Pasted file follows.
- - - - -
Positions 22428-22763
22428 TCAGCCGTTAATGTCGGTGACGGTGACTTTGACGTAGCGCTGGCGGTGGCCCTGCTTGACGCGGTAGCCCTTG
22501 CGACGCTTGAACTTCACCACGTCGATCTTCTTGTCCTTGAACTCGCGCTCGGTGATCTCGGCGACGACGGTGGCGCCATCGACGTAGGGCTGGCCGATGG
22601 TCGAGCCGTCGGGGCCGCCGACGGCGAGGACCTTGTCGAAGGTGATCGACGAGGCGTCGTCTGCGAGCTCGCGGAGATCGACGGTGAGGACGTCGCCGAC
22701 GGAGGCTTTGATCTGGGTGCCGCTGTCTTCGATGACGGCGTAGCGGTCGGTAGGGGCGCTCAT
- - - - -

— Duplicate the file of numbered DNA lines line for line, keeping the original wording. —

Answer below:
Positions 22428-22763
22428 TCAGCCGTTAATGTCGGTGACGGTGACTTTGACGTAGCGCTGGCGGTGGCCCTGCTTGACGCGGTAGCCCTTG
22501 CGACGCTTGAACTTCACCACGTCGATCTTCTTGTCCTTGAACTCGCGCTCGGTGATCTCGGCGACGACGGTGGCGCCATCGACGTAGGGCTGGCCGATGG
22601 TCGAGCCGTCGGGGCCGCCGACGGCGAGGACCTTGTCGAAGGTGATCGACGAGGCGTCGTCTGCGAGCTCGCGGAGATCGACGGTGAGGACGTCGCCGAC
22701 GGAGGCTTTGATCTGGGTGCCGCTGTCTTCGATGACGGCGTAGCGGTCGGTAGGGGCGCTCAT